Yet the question of whether a child adopted into a Jewish family will be universally accepted as Jewish frequently comes up in conversations with adoptive parents. Some see formal conversion as the answer. These parents immerse their adopted children in the mikvah, a ritual bath, immediately upon returning from China. They may see the ceremony as the culmination of the adoption process. Or they consider it a way to legitimize the Jewish identity of their child, so that no other Jew will question it. “I wanted to make them card-carrying Jews,” said one mother who took her adopted daughters to the mikvah.

Other parents say they plan to perform conversion ceremonies before their daughters’ bat mitzvahs, when the girls can actively participate in the ritual. Still others feel that no conversion is necessary.

Sari Steinberg, a 55-year-old social worker, “knew right away” that she would take her daughter to the mikvah after returning from China. At the ceremony, she passed out fortune cookies and mandel bread. “That’s how we started our whole process of being both Chinese and Jewish,” she said. Steinberg, a single mother, and her daughter, Molly, now 10, celebrate Jewish and Chinese holidays “equally.” But sometimes, something has got to give. Molly used to take Chinese lessons, but as her schedule grew busier, she stopped going. Still, twice a week, Molly goes to Hebrew school, where she sits beside another Molly, who was also adopted from China on the same day.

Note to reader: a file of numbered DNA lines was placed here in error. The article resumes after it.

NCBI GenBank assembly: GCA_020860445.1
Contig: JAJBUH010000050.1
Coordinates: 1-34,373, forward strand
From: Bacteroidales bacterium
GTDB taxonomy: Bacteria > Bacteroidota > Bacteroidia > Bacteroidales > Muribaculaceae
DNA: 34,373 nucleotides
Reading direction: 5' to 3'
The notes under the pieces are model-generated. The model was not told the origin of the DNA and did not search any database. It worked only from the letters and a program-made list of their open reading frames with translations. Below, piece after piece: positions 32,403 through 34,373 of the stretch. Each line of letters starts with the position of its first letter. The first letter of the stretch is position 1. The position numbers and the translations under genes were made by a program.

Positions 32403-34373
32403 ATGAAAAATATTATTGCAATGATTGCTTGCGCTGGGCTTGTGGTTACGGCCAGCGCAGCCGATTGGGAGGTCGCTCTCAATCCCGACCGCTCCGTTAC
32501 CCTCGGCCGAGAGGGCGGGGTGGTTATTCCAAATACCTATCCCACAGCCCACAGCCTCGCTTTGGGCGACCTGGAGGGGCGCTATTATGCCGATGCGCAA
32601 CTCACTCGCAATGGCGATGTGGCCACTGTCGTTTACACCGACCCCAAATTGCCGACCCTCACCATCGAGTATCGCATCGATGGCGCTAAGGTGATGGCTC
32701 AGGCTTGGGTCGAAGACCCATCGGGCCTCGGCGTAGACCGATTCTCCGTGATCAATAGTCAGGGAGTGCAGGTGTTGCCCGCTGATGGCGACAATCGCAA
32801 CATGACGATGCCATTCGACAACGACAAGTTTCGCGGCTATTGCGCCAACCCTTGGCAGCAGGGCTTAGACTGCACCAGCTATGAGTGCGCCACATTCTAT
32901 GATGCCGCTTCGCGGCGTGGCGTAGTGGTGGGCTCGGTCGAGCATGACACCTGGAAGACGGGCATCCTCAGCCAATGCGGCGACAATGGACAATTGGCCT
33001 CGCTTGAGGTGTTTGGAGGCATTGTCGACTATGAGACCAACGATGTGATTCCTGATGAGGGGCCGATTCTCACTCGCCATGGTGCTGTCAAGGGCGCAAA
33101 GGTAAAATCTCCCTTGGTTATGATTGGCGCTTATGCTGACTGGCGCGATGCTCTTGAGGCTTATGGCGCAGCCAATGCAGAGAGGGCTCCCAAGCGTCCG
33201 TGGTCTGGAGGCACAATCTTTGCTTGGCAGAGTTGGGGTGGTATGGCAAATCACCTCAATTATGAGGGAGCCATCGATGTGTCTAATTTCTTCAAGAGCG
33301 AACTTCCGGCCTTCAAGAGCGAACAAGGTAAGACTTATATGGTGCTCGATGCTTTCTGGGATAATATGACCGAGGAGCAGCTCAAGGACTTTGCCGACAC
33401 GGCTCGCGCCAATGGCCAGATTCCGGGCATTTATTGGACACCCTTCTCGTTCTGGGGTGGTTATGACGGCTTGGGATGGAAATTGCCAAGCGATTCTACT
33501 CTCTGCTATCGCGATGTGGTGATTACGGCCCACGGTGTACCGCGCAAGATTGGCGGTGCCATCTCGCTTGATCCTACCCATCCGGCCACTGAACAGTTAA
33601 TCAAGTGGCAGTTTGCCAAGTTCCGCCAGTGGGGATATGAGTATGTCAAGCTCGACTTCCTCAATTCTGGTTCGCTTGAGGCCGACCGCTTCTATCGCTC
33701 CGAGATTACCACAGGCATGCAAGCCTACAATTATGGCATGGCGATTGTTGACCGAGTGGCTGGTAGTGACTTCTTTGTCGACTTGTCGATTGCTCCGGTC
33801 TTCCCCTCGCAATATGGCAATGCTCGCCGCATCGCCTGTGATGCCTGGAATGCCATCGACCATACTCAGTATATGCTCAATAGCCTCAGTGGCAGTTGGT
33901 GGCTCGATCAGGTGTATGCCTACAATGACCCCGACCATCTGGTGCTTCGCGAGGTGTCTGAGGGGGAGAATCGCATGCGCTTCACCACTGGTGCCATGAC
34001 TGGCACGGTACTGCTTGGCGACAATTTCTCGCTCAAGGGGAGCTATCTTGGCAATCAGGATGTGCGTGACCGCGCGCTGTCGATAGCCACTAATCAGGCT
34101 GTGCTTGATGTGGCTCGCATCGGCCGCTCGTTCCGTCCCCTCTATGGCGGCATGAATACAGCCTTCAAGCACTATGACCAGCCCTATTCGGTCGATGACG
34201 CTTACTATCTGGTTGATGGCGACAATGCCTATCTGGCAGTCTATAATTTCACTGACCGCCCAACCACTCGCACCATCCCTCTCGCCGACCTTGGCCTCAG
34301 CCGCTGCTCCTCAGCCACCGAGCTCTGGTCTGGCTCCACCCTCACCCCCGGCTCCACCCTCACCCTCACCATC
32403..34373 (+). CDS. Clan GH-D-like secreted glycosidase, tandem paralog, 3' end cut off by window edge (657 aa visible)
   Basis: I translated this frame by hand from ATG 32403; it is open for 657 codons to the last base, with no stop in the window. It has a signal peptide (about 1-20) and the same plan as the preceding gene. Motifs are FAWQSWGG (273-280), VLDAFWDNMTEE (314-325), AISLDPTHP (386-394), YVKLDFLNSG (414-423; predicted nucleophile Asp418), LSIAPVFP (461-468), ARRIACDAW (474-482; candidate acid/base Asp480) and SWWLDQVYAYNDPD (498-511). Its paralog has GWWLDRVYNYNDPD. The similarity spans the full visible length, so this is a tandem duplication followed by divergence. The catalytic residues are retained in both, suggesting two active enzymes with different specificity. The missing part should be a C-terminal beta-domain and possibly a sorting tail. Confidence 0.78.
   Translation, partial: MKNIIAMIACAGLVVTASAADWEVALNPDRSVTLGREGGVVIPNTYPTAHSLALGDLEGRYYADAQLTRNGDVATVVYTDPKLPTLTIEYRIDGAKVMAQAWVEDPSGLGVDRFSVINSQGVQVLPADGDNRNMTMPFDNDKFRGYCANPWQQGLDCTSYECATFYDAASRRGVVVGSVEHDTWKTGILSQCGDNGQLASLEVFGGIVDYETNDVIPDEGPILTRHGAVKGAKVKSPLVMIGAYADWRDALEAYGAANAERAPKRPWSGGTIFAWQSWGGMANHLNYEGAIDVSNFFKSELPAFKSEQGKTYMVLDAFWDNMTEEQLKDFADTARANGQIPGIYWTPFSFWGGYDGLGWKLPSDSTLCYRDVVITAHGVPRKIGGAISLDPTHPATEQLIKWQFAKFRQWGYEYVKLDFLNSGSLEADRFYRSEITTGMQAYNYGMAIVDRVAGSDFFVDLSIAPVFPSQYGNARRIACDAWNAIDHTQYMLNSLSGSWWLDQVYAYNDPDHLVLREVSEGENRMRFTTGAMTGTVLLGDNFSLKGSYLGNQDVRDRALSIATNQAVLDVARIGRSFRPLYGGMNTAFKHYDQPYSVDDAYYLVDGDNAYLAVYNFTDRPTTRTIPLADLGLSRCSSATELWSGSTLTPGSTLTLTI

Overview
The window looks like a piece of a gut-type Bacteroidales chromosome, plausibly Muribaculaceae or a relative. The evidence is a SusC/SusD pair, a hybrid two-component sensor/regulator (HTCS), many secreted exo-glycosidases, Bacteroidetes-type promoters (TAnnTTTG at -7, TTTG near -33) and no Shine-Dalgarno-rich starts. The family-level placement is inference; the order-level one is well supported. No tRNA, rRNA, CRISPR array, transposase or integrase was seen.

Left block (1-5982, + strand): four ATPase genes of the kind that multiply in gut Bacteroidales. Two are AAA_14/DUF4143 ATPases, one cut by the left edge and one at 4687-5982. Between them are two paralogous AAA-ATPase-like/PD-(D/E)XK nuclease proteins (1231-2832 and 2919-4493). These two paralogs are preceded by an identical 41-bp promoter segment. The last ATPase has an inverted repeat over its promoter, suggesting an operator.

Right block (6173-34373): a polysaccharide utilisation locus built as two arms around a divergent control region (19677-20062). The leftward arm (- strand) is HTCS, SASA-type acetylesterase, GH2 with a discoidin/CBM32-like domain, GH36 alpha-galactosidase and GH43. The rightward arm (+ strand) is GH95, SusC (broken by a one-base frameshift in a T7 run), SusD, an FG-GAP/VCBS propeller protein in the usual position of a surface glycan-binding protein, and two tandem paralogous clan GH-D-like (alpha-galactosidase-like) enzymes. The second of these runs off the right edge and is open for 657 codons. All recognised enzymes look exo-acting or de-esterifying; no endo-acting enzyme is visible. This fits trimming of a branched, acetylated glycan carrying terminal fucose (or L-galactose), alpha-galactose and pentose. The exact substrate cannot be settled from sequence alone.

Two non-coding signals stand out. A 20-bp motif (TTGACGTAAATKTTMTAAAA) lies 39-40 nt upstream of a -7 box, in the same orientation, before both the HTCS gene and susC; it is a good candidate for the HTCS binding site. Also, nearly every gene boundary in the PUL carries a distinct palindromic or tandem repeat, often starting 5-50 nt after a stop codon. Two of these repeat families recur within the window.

Jews have adopted a significant number of children from China, in the view of some professionals in the adoption community. “It would appear that a lot of Jewish families are adopting Asian children,” said Marcia Jindal, an intercountry adoption coordinator for Vista Del Mar Child and Family Services in Los Angeles. Jindal estimated that two out of 10 adoptions of Chinese children, facilitated by her agency, involved Jewish families. Jews adopt children from China for the same reasons others do, experts say. Women might be single or older or unable to give birth. China has many infants available for adoption, and the wait time has remained relatively short, typically about a year. Some families choose to adopt a girl, and China allows families to specify gender, Jindal said. And Chinese children have a reputation for being healthy, she added.